|Kviven from Litlestølen
|Estimated net time||4-5 hours|
|Difficulty||No difficulties, but you might use your hands a couple of places. The whole route is marked by red and white paint.|
|Drinking water||There are several streams along the route.|
|GSM coverage||Coverage throughout the route, but a little patchy a couple of places (July 2012).|
|Parking||You might be allowed to park on the farm by trail head, and if not you need to find parking along the main road between road 60 and the Ytrehorn road.|
|Start height||102 metres|
|Vertical metres||995 metres for the roundtrip.|
|Trip distance||11.1 km|
From road 60 between Hellesylt and Grodås exit west (left if coming from Grodås) where signed for "Ytrehorn". This is approximately 3.5 km from Grodås centre and 11.6 km from the Møre&Romsdal-Sogn&Fjordane county border. Drive 1.6 km (passing under the main road to Volda after 1.3 km) and turn right. There is an old wooden sign on the left side of the road, signed with "Kviven", but this text is not visible when coming from this direction. Drive 200 metres up to the first farm and ask for permission to park.
From the farm continue on the tarmac road and fork left on a forest road after a few tens of metres. Follow this forest road 1.5 km to its end, and turn left onto the path marked with red and white dots of paint. This path will take you through the forest and up to what's left of the buildings at Litlestølssætra. From here the path gradually gets less and less defined, but navigation is fairly easy thanks to the white, and partly red, paint. When you get towards the end of the valley the path crosses the river and heads north-east and east up to the saddle between Kviven and Høgenibba. When you get to the saddle turn left and continue to follow red and white paint, noting that this vague path runs on the left (south) side of the ridge. This marked route will take you to within a few tens of metres from the summit, which is marked by a small cairn.
Descend by reversing your ascent route.
20. July 2012
The weather forecast for this Friday was slightly more promising than the last few day's, so I decided to hike something new. In order to have as many options as possible, having options to cover for both poor visibility and snow, I drove towards Grodås. My first priority would be to hike Tussa, but I expected it to have a lot of snow. Number two on the list was the lower Kviven, and the even lower Øyenibba was a third option. When I passed Tussa I got my suspicion about snow confirmed so I continued towards Kviven.
In locating the correct trail head for Kviven I misread the map slightly and ended up a little too far east. But a helpful local farmer pointed me in the right direction, and also explained the various options I had in order to get up to Kviven. Based on his advice I continued another few hundred metres and drove up to the farm from where the forest road into the valley starts. The farm owners were as helpful as the previous guy, and also suggested I park on the farm when I asked for advice on where to park.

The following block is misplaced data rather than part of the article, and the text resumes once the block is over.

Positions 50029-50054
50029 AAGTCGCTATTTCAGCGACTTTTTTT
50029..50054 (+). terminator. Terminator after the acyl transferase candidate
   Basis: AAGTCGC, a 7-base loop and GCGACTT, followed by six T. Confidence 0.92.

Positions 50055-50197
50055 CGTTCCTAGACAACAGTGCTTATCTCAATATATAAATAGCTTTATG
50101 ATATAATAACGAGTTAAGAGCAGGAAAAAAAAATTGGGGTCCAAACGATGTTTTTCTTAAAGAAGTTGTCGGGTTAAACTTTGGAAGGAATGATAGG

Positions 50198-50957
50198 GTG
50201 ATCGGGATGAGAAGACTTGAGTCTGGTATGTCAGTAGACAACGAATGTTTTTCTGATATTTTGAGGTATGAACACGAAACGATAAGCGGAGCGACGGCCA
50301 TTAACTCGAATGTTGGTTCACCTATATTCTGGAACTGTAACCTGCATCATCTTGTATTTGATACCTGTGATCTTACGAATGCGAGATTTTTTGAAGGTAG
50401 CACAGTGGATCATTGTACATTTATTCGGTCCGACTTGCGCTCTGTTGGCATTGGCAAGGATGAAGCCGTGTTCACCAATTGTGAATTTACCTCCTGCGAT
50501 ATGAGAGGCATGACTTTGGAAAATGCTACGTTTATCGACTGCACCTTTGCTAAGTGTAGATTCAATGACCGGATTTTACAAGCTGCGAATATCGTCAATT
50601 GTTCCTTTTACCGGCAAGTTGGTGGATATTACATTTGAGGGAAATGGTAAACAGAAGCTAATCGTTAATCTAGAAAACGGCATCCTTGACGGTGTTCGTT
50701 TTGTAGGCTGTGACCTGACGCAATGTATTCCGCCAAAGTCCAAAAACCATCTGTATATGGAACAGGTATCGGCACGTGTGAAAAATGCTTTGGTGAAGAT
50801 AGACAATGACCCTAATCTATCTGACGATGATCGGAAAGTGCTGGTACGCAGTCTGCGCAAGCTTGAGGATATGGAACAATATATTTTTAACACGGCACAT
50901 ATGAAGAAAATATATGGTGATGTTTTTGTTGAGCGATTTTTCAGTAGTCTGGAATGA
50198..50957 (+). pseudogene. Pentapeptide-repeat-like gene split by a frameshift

From the farm I hit the obvious forest road, and then the path from where the forest road ended. When I got into the end of the valley I was a bit sloppy on paying attention to the white painted dots and missed the river crossing, but I soon realised my mistake and after a short de-tour I was back on track. When I realised the path was taking me up to the saddle east of Kviven I considered going the more direct route but the wet and steep hill sides made me tell myself that "there's a reason why the path runs where it runs", and stayed on the path up to the saddle. Here I was a bit puzzled that the path didn't stay on top of the rounded ridge towards Kviven, and at one point I was wondering if it was going back down where I had decided not to ascend, but soon everything was made clear and the location of the path was obvious.
By now there was some fog drifting in from north and I was pretty desperate to make it to the summit before the summit area had no visibility. This time luck was on my side and I was able to locate the summit from a distance. But with danger of fog, and general poor visibility, I didn't stay long at the summit.
Back down in the valley I could see that the upper 100 metres was now in thick
fog, so my timing had been quite good (for a change).